So, this may come as a surprise to everyone, but I don’t think very highly of English. I’ll never forget what one of my professors said in class, because I’ve felt the same way the whole life and have never found the words to express the emotion.
Although English is my mother-tongue, I did not choose to speak in English. It was forced upon me by my culture, whether I wanted to speak it, or not.
Forced upon me… What strong words to describe the situation. But it’s the way I feel. I didn’t choose to speak English. I didn’t choose to think in the way my culture thinks (I did choose my religion, though, I will clarify that), and because of the culture and language I was born into, I am forever imprinted with its mark.
I suppose this wouldn’t be as big of an issue to me if I were born in a non-English-speaking culture. If I were born as a German-speaker, I’d be fine with learning English. But because I was born in America, the imperialistic ideas of English, while not as enforced as those ideas used to be, are still lodged in the back of one’s mind. In no other country I’ve ever traveled to, has anyone ever taken offense when I speak in a language they don’t understand. They just assume that what I’m saying is none of their business, and I can’t communicate what I want to say effectively in their language. However, in America, if I speak something other than English, I’m suddenly being offensive. “THIS IS ‘MURICUH! SPEAK ‘ANGLISH!” is a very familiar term associated worldwide with Americans. That and the joke, “if you speak three languages, you’re tri-lingual; if you speak two language, you’re bi-lingual; and if you only speak one language, you must be an American.” Americans are so self-righteous when it comes to English. Probably because English’s global power is expressed in so many different ways. In movies, like Transporter, or whatever, one can note that whenever something takes place in a foreign country, the people in that country have the magical ability to speak in English. No matter their social class or educational level. That, of course, is unrealistic. But, not so much anymore, but in older movies I’ve seen, those foreigners who don’t speak English tended to be depicted as idiots. English, due to the media, has been given a great sense of power.
Fans of English
Due to this power, depending on the country and situation, people have different opinions of those “monolingual idiots” who speak English. In the Philippines, English is revered as the new Latin. I think of their pidgin language of “Taglish” kind of like a game called “How Many English Words Can I Fit Into My Sentences Without The Sentence Totally Sounding English, Yet, Still Making The Sentence English Enough to Sound Totally Impressive, Even Though The English I’m Speaking Makes No Sense Whatsoever.” For example, check out a pinoy’s Facebook page and you might see a status like this:
Out na me.
This grammatically incorrect Taglish statement is an Anglicized rendition of “Out na ako”, [lit. out now I] which is the Taglish way of saying “I’m logging out” or “I’m outta here”. It makes no grammatical sense whatsoever, it’s not real English nor real Tagalog, but it’s revered as cool, because it contains English.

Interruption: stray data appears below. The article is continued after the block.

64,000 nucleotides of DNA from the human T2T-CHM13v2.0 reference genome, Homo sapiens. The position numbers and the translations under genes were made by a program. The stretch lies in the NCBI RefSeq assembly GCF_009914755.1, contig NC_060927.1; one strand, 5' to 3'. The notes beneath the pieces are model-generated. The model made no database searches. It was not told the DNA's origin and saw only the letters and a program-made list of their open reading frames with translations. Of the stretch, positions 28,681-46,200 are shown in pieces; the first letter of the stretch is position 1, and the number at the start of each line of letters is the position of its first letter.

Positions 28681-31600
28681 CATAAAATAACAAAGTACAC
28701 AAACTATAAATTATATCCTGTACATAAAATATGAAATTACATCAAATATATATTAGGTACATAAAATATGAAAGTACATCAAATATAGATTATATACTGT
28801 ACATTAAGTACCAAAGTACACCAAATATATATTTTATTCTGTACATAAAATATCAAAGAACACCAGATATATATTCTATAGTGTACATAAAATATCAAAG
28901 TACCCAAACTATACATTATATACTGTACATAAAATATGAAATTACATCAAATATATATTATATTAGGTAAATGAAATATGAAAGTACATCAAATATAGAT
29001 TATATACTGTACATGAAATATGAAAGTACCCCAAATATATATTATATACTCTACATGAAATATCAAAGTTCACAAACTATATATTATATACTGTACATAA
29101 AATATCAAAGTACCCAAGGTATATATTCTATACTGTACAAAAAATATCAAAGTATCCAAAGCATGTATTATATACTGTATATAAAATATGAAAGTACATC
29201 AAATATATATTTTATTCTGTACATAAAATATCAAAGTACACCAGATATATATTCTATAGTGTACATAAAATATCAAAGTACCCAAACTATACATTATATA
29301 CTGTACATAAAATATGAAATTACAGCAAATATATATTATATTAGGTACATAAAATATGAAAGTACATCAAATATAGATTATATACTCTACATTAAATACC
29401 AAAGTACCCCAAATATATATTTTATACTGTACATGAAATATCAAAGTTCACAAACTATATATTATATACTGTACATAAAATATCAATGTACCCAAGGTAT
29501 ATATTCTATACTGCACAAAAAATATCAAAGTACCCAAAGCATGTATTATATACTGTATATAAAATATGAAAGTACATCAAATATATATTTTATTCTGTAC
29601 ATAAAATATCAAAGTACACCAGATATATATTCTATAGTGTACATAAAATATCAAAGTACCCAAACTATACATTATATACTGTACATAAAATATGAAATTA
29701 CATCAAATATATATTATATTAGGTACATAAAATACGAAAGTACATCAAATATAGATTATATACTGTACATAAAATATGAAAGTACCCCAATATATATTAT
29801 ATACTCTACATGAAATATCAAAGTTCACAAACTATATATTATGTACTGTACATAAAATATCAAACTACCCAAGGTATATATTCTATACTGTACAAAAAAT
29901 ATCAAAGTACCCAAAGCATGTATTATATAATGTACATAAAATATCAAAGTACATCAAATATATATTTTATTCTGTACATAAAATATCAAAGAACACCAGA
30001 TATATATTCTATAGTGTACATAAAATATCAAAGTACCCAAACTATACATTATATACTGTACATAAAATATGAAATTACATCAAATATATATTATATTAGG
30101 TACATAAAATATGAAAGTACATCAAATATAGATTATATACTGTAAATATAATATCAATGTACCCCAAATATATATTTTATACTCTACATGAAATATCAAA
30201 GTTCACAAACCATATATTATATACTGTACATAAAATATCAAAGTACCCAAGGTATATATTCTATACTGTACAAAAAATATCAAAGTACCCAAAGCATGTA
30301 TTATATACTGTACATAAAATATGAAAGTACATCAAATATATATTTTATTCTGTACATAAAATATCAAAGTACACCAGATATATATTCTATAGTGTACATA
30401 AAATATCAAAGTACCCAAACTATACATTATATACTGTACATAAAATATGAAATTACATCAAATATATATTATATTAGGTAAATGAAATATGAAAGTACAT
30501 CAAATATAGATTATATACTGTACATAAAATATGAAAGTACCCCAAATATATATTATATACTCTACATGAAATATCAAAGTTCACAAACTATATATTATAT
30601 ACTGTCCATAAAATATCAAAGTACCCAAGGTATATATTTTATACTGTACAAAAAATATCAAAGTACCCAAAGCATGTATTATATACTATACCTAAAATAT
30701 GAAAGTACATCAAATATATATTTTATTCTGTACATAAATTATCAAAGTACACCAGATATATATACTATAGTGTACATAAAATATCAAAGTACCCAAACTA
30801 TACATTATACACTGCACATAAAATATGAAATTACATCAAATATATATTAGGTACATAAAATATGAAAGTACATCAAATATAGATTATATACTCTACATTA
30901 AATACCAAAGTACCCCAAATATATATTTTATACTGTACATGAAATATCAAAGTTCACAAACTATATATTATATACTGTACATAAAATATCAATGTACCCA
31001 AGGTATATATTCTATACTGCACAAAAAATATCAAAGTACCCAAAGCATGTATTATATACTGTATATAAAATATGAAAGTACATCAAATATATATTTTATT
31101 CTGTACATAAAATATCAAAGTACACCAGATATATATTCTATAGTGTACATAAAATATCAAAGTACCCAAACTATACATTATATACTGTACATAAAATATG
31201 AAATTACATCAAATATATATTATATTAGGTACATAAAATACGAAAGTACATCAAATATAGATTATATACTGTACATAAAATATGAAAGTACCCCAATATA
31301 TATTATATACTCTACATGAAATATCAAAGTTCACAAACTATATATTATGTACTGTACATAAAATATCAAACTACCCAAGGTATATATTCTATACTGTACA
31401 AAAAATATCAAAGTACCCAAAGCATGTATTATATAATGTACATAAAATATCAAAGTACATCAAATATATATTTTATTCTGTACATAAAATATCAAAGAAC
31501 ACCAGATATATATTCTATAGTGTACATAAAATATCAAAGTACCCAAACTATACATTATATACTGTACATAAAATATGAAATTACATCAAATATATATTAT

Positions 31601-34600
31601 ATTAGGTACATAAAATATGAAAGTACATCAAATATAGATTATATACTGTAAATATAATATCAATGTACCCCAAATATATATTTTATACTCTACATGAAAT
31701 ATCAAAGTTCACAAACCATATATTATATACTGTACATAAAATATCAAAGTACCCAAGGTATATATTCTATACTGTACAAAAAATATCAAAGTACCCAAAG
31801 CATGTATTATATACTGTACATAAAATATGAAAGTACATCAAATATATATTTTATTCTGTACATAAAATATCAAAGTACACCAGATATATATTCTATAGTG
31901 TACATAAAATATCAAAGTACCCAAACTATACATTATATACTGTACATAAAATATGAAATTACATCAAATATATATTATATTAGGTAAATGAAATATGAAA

Not Really Fans of English
Take that situation and compare it to Germany. In Germany, all schoolchildren (in public school, anyway) are required to learn English starting from the third grade on. The German radio stations hardly ever play German music, because there is so much English-language music placed into the playlists. So much vocabulary in German is based upon the English language (the German word for marketing is das Marketing, for example). Yet, there is a huge push for the Germanization of the German language. This Germanization is described pretty well (in German) in Wolf Schneider’s book Speak German: Warum Deutsch Manchmal Besser Ist [Speak German: Why German is Sometimes Better]. Although there is a wide influx of English through the media and technology, there is a constant effort in Germany and other countries to come up with native words to avoid having to use the English term.
I do believe that English is a useful language. Just this last week, when I attended a Karen-speaking Baptist church, I figured I’d be able to speak with the majority of those I encountered in Burmese, realizing that some would not speak much Burmese, due to the lack of exposure or need. However, there were some adults that did not speak Burmese all that well and asked me politely to talk with them in English, since they understood that better. I recall also when I was in Germany and chatted with a Bosnian man in English on the Deutsche-Banh, because he didn’t speak that much German. So, of course, I do realize how lucky I am that I natively speak such a widely used language. The difference between me and the majority of American English-speakers, is that I do speak other languages and don’t expect accommodation. Although those Karen people would have liked it much better if I spoke to them in Karen (hey, I know at least ten words!), they still respected the fact I was able to step out of my comfort zone and try to meet the majority of them halfway by speaking to them in Burmese. I don’t totally hate English, but the environment I and the rest of the youth in my generation and the generations below me is a mono-lingual environment, and I do hope one day, that we will take the model of other countries and introduce a mandatory second language requirement in American schools.